Paul urges us to honor church leadership: “Let the elders who rule well be considered worthy of double honor, especially those who labor in preaching and teaching. For the Scripture says, “You shall not muzzle an ox when it treads out the grain,” and, “The laborer deserves his wages.” (1 Tim. 5:17-18But then he immediately tells us what to do when elders mess up: “As for those who persist in sin, rebuke them in the presence of all, so that the rest may stand in fear.” (v. 20)

Paul urges us to acknowledge and respect authority wielded with godliness, but to stand up to those who abuse their authority because all of us are accountable to God.

Godly churches persuade and invite, but they don’t coerce—not with guilt, “accountability” that is actually a euphemism for control, or even charisma.They proclaim the truth and invite you to respond as you test, consider, and apply the truth.

This isn’t just about church government, by the way. The same thing should be true of secular governments. Though we are called to obey the government (Romans 13:1), there are clear teachings about when it’s necessary to disobey the government (Acts 5:29; Exodus 1:15-17).

What concerns me about the political climate today is that an entire generation is setting itself up to be controlled. When I was growing up, the United States was known to stand for freedoma godly and divine thing. In the previous election cycle, I didn’t hear anyone talk about freedom; I heard most people talking about the government supplying free things. Here’s why that scares me. About fifty percent of our population receives a significant (or entire) portion of their income from the government. When the government controls how much money you receive, it has the power to control so much else about you. One bad leader with ill motives can use that control to tyrannize you. The way out of this is to value freedom over free things: “Don’t tread on me.” History is filled with leaders and nations who promised benevolence and ended up using their control to tyrannize, abuse, and even murder.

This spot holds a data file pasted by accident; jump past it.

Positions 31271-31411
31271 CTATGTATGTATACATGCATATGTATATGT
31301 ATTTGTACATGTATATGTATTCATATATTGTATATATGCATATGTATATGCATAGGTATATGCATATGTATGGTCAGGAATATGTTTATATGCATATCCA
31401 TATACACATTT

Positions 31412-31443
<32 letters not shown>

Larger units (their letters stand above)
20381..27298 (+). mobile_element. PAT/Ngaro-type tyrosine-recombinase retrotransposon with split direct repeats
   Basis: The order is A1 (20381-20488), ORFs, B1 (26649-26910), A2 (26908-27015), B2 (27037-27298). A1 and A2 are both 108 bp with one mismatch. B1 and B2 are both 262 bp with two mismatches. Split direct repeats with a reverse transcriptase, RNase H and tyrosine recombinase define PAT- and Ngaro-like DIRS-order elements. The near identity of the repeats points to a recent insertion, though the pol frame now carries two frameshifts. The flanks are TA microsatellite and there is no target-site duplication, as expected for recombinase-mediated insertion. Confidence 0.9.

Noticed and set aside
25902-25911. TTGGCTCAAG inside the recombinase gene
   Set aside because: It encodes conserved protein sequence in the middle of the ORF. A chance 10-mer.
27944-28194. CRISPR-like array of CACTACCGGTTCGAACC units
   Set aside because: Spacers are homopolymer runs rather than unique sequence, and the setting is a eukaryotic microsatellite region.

I should also mention that control in marriage is likewise evil. Whether you withhold money or sex to control your spouse, or you physically abuse or gaslight (intellectually manipulate) to control your spouse, you’re acting in a spectacularly evil fashion. In all the arguments about marital roles, control must be taken off the menu in any form of biblical marriage. Godly people try to persuade and invite, but they don’t control.

Humans attempting to control other humans is a blasphemous assumption of authority and worship. It’s why dictatorships are evil. It’s why (among other things) slavery is such an abomination. The highest human life is a life surrendered to God above everyone and all things. When I want anyone to focus on pleasing me I am acting like an anti-God; I am asking them to respond to me like they should respond only to God. Control is toxic and needs to be recognized as such.

If you want to read more on this, let me point you toward my book When to Walk Away: Finding Freedom from Toxic People.

This article originally appeared here.

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Gary Thomas is writer-in-residence (and serves on the teaching team) at Second Baptist Church, Houston, Texas and author of 18 books that have sold over a million copies worldwide and have been translated into a dozen languages. He and his wife Lisa have been married for 30 years. Please visit his amazon link.